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The Yijing mentions rain several times – in Hexagram 9, and then in 38.6, 43.3, 50.3 and 62.5. What does it represent?

Wilhelm, writing about 50.3, has a succinct answer:

‘The fall of rain symbolizes here, as in other instances, release of tension.’

Wilhelm is (here, as in other instances) spot on. But can we learn more by digging deeper?

When it doesn’t rain

The Yi’s first explicit mention of rain comes in the Oracle of Hexagram 9 – where it isn’t raining:

‘Small taming, creating success.
Dense clouds without rain
Come from our Western altars.’

Hexagram 9, Oracle

And then the exact same phrase is repeated at the other end of the book, in 62.5:

‘Dense clouds without rain
Come from our Western altars.
The prince hunts with tethered arrows,
And gets the one living in a cave.’

Hexagram 62, line 5

In a time of Small Taming, we’re building up our capacity in a small way, but it’s not there yet, like the clouds are not raining yet. The Western altars indicate a connection with the Zhou people, who were gathering strength like massing clouds.

Schilling takes this one step further:

‘Clouds are also a symbol of fruitfulness. That they travel over the western altars without raining indicates that union with the Shang princess will not lead to offspring.’

Dennis Schilling, Yijing, Das Buch der Wandlungen

This historical interpretation fits nicely within the tradition that rain means ‘uniting yin and yang’.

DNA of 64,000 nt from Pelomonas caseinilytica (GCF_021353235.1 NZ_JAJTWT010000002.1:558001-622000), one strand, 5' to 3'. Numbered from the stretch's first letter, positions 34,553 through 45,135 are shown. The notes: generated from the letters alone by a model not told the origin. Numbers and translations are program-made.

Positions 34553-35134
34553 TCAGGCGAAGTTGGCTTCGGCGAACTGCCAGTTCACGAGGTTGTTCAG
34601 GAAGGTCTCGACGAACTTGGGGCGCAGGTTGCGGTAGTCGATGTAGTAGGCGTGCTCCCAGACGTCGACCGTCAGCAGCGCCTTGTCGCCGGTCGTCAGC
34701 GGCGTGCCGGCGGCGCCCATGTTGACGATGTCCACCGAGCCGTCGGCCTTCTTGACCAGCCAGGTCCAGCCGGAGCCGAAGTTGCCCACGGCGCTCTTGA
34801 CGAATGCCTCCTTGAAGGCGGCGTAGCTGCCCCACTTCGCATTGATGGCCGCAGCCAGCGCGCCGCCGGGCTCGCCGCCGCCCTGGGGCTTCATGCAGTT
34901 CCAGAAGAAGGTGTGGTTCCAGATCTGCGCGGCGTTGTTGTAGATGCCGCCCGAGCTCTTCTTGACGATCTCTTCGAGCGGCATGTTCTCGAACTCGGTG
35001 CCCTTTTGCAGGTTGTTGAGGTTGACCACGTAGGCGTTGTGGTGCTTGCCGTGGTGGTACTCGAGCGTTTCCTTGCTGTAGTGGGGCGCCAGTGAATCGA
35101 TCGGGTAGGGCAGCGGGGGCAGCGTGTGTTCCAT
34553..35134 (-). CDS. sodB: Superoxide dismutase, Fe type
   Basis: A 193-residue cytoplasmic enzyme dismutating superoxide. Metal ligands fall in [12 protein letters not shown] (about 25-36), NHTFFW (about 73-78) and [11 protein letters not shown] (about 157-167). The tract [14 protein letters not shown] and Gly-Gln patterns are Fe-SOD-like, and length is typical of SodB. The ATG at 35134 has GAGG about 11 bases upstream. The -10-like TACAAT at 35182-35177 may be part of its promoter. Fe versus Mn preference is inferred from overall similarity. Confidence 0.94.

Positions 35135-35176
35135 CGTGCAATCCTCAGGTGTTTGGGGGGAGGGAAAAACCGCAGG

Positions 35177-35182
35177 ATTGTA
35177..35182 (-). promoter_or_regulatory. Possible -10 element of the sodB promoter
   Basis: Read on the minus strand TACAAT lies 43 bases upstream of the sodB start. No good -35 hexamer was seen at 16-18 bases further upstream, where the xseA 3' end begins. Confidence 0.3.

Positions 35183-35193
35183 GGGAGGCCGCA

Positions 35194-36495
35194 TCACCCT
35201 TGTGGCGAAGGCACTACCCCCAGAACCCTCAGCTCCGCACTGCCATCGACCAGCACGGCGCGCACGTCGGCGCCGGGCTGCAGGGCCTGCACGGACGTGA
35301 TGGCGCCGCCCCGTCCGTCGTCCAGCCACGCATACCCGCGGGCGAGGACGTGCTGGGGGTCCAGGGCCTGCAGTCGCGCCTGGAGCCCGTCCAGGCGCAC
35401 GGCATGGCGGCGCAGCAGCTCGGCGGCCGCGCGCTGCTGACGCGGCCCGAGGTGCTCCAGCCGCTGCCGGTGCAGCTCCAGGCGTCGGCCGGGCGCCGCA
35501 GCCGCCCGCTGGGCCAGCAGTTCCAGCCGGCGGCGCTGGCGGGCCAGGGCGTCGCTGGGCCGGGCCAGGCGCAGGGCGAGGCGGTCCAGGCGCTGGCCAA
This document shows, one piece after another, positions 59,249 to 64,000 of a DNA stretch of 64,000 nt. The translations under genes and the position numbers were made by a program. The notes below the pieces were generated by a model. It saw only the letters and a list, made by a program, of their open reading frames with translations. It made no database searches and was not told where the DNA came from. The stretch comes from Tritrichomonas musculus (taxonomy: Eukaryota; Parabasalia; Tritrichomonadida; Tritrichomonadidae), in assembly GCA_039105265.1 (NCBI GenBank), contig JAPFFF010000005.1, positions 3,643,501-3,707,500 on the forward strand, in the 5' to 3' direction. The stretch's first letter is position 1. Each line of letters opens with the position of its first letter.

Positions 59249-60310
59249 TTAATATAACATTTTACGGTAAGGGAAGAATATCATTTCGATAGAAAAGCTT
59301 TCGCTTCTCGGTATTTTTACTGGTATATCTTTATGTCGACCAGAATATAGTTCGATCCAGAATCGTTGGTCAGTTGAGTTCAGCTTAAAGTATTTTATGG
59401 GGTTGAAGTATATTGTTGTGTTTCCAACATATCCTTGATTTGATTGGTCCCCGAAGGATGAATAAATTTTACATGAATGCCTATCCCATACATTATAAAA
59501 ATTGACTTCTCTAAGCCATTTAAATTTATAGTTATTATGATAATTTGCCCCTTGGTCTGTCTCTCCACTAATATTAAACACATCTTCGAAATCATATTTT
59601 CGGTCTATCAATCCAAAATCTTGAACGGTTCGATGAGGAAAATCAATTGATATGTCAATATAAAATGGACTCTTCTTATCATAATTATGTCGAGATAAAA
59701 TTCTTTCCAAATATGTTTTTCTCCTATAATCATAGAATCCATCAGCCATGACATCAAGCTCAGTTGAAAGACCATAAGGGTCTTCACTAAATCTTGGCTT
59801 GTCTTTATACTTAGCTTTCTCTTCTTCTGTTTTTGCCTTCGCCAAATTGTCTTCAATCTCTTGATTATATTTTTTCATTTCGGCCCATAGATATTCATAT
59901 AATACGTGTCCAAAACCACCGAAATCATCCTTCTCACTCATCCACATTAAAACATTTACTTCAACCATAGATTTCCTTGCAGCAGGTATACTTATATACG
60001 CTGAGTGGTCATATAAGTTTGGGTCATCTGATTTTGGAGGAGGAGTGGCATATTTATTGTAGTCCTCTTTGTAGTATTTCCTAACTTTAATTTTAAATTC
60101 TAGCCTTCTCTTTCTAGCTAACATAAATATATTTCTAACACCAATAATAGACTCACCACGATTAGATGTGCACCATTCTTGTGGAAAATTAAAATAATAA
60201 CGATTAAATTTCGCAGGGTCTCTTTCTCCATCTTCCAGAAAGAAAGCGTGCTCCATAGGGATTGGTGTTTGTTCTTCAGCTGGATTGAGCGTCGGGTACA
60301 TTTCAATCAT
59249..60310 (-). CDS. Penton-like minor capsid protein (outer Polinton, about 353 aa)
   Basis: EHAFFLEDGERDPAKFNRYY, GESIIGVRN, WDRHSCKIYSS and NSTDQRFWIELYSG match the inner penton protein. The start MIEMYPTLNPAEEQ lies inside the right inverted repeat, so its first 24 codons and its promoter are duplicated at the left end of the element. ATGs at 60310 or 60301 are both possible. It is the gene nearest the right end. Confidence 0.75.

The most important thing to understand is that rain is something we want. Minford mentions that there are many oracle bone inscriptions about rain, and they’re generally about trying to get some: dancing, making music and sacrificing for rain. Song 210 describes the rain we hope for:

‘A great cloud covers the heavens above,
Sends down snows thick-falling.
To them are added the fine rains of spring.
All is swampy and drenched,
All is moistened and soft,
Ready to grow the many grains.’

Book of Songs, trans. Arthur Waley/Joseph Allen

So this is what Hexagram 9 is missing – and so too is 62.5:

‘Dense clouds without rain
Come from our Western altars.
The prince hunts with tethered arrows,
And gets the one living in a cave.’

Hexagram 62, line 5

I recently realised that 54.1.2 had good reason to remind us of 10.3. So… why might this be reminding us of Hexagram 9? I think it’s drawing a contrast.

Small Taming is a time of ‘not yet’: no rain yet, the Zhou star not yet risen, not time to act yet. Instead, it’s time for small-scale cultivation, preparation, developing alliances and being patient.

Small Exceeding is a quite different time – still acting in a small way, but now crossing the line, sending and receiving the message, making the transition. In a very rudimentary way, you can see the difference in the shape of the hexagrams:

compared to

So… this makes me think that the prince in 62.5 is dealing with the lack of rain. (Schilling actually thinks he is shooting arrows at the clouds to make it rain.) It’s line 5, after all: time for the prince to use his tools and his authority and do the small things that may have big results.

An important theme of 62 is getting the message rather than just ‘passing by’ – and it’s hard to imagine a more decisive connection than a corded arrow. The prince acts with the trigram zhen – thunder, swift movement, initiative – becoming dui, interaction (and, of course, water).

Field sees this line as describing Wen’s success in ‘bagging’ the Shang. But I prefer Wilhelm’s story here, of a ruler seeking out helpers. After all, the imagery is quite odd: corded arrows specifically for hunting and retrieving birds, mostly waterfowl, and there aren’t many cave-dwelling birds. (In China, there are swiftlets – good luck shooting one of these with an arrow.) Perhaps there’s a lost allusion to a particular story here, maybe something like the story of Yao finding Shun.